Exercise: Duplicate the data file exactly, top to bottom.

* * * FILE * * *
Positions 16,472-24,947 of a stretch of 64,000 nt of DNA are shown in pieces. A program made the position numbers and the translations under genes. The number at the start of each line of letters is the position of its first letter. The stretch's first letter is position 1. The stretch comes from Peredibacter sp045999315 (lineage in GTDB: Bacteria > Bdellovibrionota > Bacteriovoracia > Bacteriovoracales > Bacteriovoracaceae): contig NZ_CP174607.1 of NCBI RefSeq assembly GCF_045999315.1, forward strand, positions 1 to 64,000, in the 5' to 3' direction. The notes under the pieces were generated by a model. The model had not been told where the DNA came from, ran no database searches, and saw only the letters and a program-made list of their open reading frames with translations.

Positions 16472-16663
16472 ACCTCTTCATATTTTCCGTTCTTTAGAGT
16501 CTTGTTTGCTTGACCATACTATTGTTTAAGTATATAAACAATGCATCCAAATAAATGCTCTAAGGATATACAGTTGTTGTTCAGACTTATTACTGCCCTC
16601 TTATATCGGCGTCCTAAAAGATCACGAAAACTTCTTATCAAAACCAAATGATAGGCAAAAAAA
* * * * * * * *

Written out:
Positions 16,472-24,947 of a stretch of 64,000 nt of DNA are shown in pieces. A program made the position numbers and the translations under genes. The number at the start of each line of letters is the position of its first letter. The stretch's first letter is position 1. The stretch comes from Peredibacter sp045999315 (lineage in GTDB: Bacteria > Bdellovibrionota > Bacteriovoracia > Bacteriovoracales > Bacteriovoracaceae): contig NZ_CP174607.1 of NCBI RefSeq assembly GCF_045999315.1, forward strand, positions 1 to 64,000, in the 5' to 3' direction. The notes under the pieces were generated by a model. The model had not been told where the DNA came from, ran no database searches, and saw only the letters and a program-made list of their open reading frames with translations.

Positions 16472-16663
16472 ACCTCTTCATATTTTCCGTTCTTTAGAGT
16501 CTTGTTTGCTTGACCATACTATTGTTTAAGTATATAAACAATGCATCCAAATAAATGCTCTAAGGATATACAGTTGTTGTTCAGACTTATTACTGCCCTC
16601 TTATATCGGCGTCCTAAAAGATCACGAAAACTTCTTATCAAAACCAAATGATAGGCAAAAAAA